Many Americans considered it the nation's destiny to rule the continent west to the Pacific. New Mexico was caught in the middle. California was the most important goal, but the United States also hoped to pry New Mexico from the Mexican republic, by force if necessary. Gen. Stephen Watts Kearny invaded New Mexico in 1846 and installed a military government. Col. Alexander William Doniphan defeated the Mexican army at the Battle of Brazito, near El Paso.

   Many New Mexicans deeply resented U.S. occupation. In 1847, hundreds of Native Americans and Hispanic New Mexicans led by Tomas Ortiz, or "Tomasito," and Pablo Montoya rebelled against the U.S. territorial government and its appointed officials. Gov. Charles Bent and other officials near Taos were assassinated. U.S. troops from Santa Fe quickly crushed the rebellion, and resistance to the American invasion faded.

AREA 4 BECOMING THE SOUTHWEST - With the Treaty of Guadalupe Hidalgo in 1848, Mexico lost vast territories, New Mexicans lost their country, and most of modern-day New Mexico became part of the United States. Becoming the "American Southwest" involved decades of accommodation, struggle and violence.

   The U.S. Army established a string of forts across New Mexico, and Native Americans responded with decades of resistance. Army leaders tried to confine Native Americans to a life of farming and raising livestock on reservations. New Mexico History Museum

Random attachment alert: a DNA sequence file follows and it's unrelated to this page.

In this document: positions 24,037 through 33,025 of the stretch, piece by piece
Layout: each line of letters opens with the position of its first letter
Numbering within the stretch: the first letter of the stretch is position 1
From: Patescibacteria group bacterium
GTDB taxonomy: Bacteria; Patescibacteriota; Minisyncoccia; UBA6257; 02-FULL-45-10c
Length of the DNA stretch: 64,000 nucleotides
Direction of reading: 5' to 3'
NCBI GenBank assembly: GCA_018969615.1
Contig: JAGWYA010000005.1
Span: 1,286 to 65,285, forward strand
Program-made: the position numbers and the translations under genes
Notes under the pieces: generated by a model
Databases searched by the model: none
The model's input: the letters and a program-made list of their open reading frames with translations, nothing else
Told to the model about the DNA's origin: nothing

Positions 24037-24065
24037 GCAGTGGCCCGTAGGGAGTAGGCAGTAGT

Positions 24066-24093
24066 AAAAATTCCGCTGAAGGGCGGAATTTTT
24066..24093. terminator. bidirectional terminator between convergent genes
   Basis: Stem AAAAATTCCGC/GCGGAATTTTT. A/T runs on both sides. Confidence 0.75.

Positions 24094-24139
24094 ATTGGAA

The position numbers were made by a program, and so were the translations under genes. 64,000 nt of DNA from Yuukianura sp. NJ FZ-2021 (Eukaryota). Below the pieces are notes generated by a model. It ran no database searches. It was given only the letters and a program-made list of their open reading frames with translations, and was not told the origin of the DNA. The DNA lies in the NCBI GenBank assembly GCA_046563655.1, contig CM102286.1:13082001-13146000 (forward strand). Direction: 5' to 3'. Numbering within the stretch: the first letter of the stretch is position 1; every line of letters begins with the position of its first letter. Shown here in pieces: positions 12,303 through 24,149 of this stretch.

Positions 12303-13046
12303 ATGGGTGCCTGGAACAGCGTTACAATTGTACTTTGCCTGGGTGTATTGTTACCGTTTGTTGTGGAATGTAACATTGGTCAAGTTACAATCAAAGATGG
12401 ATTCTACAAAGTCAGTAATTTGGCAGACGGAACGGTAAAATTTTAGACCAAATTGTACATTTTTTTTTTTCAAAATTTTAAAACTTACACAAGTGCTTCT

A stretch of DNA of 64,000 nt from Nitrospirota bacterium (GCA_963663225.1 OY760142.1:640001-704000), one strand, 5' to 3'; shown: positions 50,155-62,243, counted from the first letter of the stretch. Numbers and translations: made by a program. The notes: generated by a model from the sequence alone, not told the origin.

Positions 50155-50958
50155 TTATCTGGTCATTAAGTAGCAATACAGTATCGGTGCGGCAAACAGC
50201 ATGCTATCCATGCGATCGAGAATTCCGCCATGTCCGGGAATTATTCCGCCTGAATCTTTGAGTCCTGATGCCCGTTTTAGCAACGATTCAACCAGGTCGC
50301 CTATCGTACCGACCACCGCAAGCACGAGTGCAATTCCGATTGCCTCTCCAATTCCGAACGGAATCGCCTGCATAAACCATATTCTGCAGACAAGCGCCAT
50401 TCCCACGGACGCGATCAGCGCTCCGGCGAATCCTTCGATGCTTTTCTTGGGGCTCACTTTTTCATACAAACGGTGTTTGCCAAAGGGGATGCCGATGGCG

Who owned New Mexico's land and water-the earth, the king, the people who cared for them, the holders of deeds? Conflicts over land and water created friction and confusion and sometimes erupted in violence, as in the Colfax County and the Lincoln County wars. New Mexico and other parts of the Southwest earned reputations for lawlessness in the late 1800s.The legend of Billy the Kid was born.

  By the 1880s, the railroad began to transform New Mexico. Trains brought in machinery, workers and manufactured goods-and left with ore, cattle, lumber and agricultural products. As railroads crisscrossed the state, ranching, mining, the timber industry and tourism grew up around them. The railroads brought more newcomers to New Mexico and spread word of the enchanting territory. People came for their health, art, the natural beauty, curiosity, scientific interest, to see Native Americans and to make money. They transformed the territory.

AREA 5 OUR PLACE IN THE NATION - New Mexico connects to the nation and the world. Conflicts and challenges- local, national and international-have profound impacts in New Mexico. To become a state, New Mexico struggled to overcome prejudice against Hispanics and Native Americans, political corruption, its reputation for violence and Washington politics. After some 60 years as a territory, New Mexico drafted a constitution and joined the United States on January 6, 1912.